a show route command, the output will include the following line:
route outside 0.0.0.0 0.0.0.0 1.2.3.4 1 OTHER static
The keyword OTHER simply means that this route is a manually entered
static route.There is one interesting variation to the route command: It is possible
to specify an IP address of PIX’s own interface instead of a gateway address.This
might seem strange from the point of view of the classic static routing, but this is
sometimes very useful, especially in a Cisco infrastructure.The PIX itself automatically creates routes of this type when you enter an IP address for an interface.
So, what happens when a route is set to the PIX interface? The simple answer
is that the PIX firewall considers the network directly connected and sends an
ARP request for the destination address itself instead of requesting for gateway’s
destination and forwarding the packet to the gateway.The destination host does
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not really have to be directly connected; if it is connected via a router that has a
proxy-arp feature turned on, the router will reply on behalf of the host, the PIX
will forward the packet to this router, and the router in turn will forward the
packet to the host. Cisco routers and PIX firewalls have proxy ARP turned on by
default. For example, if the inside interface has an IP address of 192.168.1.254/24
and two networks, 192.168.2.0/24 and 192.168.3.0/24, are connected to this
interface via a router, the following two statements will configure correct routes
to these networks (note that the router’s IP is not used anywhere; it just has to be
in the same network as the inside interface of the PIX):
PIX1(config)# route inside 192.168.2.0 255.255.255.0 192.168.1.254
PIX1(config)# route inside 192.168.3.0 255.255.255.0 192.168.1.254
The show route command displays the corresponding entries in the routing
table as:
route inside 192.168.1.0 255.255.255.0 192.168.1.254 1 CONNECT static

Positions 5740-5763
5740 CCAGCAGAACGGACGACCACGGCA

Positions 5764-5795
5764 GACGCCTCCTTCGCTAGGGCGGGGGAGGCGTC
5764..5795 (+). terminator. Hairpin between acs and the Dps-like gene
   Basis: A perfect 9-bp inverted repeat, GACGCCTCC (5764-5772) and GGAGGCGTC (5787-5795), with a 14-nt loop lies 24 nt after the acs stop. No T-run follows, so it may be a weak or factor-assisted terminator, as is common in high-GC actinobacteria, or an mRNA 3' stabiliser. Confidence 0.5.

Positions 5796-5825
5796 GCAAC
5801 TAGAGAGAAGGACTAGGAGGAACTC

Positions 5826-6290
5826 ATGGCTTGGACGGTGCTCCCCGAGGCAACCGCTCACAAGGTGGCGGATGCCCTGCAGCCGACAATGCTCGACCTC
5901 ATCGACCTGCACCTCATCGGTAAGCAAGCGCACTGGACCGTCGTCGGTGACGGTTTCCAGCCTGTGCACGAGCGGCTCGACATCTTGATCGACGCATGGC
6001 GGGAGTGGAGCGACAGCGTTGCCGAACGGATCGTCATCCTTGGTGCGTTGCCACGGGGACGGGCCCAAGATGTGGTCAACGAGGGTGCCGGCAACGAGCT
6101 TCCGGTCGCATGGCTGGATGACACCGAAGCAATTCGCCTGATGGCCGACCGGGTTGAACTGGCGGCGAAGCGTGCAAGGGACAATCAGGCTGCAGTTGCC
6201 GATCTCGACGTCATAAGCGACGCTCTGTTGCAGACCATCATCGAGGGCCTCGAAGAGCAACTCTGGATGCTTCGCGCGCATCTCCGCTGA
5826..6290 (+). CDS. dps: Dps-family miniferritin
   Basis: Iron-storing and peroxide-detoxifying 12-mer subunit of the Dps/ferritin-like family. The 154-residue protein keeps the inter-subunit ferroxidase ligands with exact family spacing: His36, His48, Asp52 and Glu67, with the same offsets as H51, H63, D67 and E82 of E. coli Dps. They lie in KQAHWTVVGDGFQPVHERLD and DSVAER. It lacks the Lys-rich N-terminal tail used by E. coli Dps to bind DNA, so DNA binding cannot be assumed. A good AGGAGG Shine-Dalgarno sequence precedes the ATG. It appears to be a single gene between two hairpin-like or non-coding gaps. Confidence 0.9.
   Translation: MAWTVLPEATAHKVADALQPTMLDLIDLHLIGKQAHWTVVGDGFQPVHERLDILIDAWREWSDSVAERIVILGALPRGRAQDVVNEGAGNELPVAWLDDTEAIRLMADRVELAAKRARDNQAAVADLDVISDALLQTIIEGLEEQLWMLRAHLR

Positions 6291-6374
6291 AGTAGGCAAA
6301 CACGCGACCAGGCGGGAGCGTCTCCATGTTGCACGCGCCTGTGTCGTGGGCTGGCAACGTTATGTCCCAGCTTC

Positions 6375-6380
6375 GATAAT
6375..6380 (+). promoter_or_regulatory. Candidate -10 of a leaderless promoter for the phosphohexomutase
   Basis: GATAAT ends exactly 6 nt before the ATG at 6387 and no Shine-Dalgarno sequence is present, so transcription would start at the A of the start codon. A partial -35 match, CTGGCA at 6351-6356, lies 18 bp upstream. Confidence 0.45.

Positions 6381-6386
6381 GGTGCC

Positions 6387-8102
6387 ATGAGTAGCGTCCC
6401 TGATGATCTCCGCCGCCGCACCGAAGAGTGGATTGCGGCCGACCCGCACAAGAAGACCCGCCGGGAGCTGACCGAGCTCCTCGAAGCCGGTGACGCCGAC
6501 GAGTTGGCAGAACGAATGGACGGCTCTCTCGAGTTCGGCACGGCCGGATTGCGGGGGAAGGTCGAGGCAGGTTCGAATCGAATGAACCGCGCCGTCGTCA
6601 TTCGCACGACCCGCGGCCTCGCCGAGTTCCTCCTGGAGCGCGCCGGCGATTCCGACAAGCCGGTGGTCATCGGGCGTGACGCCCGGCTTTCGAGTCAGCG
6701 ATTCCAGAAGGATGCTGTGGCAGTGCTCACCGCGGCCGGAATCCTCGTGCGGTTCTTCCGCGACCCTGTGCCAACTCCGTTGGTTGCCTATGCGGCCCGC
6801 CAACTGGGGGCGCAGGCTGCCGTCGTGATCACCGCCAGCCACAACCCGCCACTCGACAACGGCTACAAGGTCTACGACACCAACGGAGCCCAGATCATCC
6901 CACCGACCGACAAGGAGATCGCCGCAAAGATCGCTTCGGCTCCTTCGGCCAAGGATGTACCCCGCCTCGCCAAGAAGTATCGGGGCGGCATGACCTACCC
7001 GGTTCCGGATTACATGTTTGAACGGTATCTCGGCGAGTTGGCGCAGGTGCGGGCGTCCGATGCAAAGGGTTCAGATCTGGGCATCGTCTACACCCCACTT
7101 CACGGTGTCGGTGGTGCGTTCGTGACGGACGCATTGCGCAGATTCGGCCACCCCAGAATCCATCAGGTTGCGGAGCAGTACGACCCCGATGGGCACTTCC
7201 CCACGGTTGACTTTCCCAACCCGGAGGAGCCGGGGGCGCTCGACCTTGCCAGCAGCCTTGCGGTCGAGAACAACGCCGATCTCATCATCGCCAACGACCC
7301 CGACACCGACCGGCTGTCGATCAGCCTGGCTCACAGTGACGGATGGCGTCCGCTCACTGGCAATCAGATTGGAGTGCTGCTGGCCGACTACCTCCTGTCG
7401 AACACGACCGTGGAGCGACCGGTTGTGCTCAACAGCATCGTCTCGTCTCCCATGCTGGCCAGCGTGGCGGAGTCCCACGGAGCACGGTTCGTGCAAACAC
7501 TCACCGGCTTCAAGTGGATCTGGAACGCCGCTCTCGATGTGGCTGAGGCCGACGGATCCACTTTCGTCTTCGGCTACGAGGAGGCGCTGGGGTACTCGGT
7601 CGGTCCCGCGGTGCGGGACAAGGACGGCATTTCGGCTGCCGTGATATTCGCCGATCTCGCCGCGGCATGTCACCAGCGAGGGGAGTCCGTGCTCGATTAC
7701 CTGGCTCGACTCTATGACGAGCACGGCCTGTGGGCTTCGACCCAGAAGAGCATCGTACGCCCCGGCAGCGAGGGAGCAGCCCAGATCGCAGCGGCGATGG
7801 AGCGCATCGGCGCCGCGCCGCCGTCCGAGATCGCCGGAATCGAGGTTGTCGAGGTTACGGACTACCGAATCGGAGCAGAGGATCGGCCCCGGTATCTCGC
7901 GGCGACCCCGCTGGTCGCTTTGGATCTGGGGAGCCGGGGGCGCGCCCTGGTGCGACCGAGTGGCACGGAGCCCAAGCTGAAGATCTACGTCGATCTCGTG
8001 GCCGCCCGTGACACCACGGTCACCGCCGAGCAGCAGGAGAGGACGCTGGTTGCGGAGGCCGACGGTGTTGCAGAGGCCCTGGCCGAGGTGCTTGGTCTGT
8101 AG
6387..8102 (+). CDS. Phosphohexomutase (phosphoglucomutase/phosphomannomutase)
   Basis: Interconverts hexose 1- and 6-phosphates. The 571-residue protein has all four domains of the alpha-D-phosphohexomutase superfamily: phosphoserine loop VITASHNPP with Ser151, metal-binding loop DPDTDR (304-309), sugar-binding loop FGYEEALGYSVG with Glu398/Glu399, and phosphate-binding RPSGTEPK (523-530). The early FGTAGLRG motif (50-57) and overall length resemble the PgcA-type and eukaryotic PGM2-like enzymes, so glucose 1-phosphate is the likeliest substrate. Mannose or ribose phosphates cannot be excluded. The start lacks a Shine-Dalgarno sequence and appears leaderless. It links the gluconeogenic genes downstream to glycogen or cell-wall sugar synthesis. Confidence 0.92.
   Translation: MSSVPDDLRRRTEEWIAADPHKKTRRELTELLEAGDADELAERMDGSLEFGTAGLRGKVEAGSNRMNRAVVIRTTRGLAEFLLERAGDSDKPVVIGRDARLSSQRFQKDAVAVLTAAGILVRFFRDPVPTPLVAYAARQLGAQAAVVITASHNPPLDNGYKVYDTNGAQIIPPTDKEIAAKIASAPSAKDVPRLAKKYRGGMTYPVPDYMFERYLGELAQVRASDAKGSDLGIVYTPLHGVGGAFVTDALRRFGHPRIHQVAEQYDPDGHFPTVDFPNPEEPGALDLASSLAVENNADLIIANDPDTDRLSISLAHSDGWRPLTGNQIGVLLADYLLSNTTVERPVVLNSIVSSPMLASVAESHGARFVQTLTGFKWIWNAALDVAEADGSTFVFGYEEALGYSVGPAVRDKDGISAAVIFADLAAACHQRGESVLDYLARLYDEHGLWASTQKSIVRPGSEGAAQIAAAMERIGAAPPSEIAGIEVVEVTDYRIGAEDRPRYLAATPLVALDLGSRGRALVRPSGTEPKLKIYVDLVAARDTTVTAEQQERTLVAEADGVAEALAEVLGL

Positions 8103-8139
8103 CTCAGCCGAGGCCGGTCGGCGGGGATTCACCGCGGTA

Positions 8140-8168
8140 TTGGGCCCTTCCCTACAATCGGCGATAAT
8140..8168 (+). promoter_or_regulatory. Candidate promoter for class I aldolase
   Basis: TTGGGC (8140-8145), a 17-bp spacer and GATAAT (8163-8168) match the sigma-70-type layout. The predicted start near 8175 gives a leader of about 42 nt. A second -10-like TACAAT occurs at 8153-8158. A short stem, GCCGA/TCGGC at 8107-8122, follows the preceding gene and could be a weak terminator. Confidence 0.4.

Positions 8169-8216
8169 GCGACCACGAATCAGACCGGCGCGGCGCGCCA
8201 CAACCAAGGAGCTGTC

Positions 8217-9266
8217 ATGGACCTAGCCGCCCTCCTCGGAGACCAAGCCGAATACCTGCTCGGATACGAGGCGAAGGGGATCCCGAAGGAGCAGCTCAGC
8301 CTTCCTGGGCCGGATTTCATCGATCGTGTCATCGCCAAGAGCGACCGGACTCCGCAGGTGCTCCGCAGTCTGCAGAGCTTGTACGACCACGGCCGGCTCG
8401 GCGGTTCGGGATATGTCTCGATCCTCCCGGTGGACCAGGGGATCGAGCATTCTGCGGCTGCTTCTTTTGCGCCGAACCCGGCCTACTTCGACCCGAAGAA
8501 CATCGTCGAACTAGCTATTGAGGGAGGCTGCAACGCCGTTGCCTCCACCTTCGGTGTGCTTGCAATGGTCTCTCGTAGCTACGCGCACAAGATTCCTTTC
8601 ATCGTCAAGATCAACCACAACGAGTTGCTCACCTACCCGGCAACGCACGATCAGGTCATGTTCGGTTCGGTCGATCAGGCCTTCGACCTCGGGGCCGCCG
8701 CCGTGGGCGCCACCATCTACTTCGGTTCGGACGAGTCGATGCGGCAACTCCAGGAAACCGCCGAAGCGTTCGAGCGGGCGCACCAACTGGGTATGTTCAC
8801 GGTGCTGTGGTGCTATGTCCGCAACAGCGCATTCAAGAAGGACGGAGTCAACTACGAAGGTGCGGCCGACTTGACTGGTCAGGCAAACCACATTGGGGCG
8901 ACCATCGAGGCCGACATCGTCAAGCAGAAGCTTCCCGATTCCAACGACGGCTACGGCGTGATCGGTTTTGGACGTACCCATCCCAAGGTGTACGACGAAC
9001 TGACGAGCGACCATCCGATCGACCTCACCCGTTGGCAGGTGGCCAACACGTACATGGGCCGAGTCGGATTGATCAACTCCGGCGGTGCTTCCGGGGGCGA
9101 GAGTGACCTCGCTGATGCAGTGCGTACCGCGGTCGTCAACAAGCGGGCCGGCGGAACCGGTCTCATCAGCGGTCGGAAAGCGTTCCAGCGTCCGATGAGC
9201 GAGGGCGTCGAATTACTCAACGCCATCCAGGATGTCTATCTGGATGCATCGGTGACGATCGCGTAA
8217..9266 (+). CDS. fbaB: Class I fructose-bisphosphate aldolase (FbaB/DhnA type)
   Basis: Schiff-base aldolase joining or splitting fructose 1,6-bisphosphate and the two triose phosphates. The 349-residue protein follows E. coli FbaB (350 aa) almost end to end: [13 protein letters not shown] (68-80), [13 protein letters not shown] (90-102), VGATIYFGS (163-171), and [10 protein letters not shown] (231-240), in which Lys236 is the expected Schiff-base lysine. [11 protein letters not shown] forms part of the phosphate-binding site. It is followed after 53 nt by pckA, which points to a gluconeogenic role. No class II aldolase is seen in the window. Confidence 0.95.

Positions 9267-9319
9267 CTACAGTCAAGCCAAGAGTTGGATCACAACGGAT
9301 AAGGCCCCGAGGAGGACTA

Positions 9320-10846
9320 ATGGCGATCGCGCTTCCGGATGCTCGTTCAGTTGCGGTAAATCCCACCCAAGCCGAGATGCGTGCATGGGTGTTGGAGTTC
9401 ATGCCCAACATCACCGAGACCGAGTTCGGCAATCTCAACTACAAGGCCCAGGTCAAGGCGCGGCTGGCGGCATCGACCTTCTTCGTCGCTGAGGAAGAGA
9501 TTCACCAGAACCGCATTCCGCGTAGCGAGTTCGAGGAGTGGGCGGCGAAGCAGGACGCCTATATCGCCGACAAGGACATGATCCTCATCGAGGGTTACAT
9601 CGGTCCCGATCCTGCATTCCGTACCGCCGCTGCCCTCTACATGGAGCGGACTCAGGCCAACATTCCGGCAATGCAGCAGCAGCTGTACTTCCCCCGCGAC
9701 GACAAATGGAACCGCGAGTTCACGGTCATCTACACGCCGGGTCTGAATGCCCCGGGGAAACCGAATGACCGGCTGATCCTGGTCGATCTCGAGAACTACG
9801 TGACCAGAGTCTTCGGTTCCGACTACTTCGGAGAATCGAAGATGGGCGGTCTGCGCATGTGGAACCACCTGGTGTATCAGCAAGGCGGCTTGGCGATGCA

route inside 192.168.2.0 255.255.255.0 192.168.1.254 1 OTHER static
route inside 192.168.3.0 255.255.255.0 192.168.1.254 1 OTHER static
The first entry here was created automatically by the PIX firewall when an
IP address was configured on the inside interface.The other two are the result of
our two static route entries.
What exactly happens when the default route (outside interface) on the PIX
is set to itself? The sequence of steps PIX performs to correctly forward the
packet is as follows:
1. The PIX receives a packet on the inside interface destined for the
Internet host with IP a.b.c.d.
2. The default route on the outside interface is set to the interface itself. If
a separate default gateway was specified, the PIX would simply ARP for
the gateway’s address and forward the packet there. If not, the PIX sends
an ARP request for IP a.b.c.d.
3. Any router (assuming it has proxy ARP turned on) that has a route to
a.b.c.d replies with its MAC address on behalf of the host a.b.c.d.
4. The PIX forwards the packet to this router, which will handle it from
there.
5. The PIX also adds an entry to its ARP table for IP address a.b.c.d with
the MAC address of the router.
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The PIX firewall also has the proxy ARP feature turned on by default, so it
can act in the same way as the router in the previous example. It is possible to
turn the feature off on a specific interface using:
sysopt noproxyarp <interface>
Configuring & Implementing…
Proxy ARP and One-Armed Routing Mode
In case you have not heard the phrase, “one-armed” routing means that
the router has only one interface (with more than one IP address on it).
All it does is receive a packet from the network and redirect it to another
router/host on the same LAN but maybe on another IP network. This is
sometimes useful, but PIX cannot do this, because its Adaptive Security
Algorithm does not allow any packet to exit on the same interface as it
arrived.
Combined with the default proxy ARP feature, this feature can play
tricks on your routing. For example, if a router is behind an inside interface and some host sends an ARP request for this router’s IP, PIX will
reply instead (or together with the router) and the packet is forwarded
to the PIX. Here comes the problem: The packet needs to be forwarded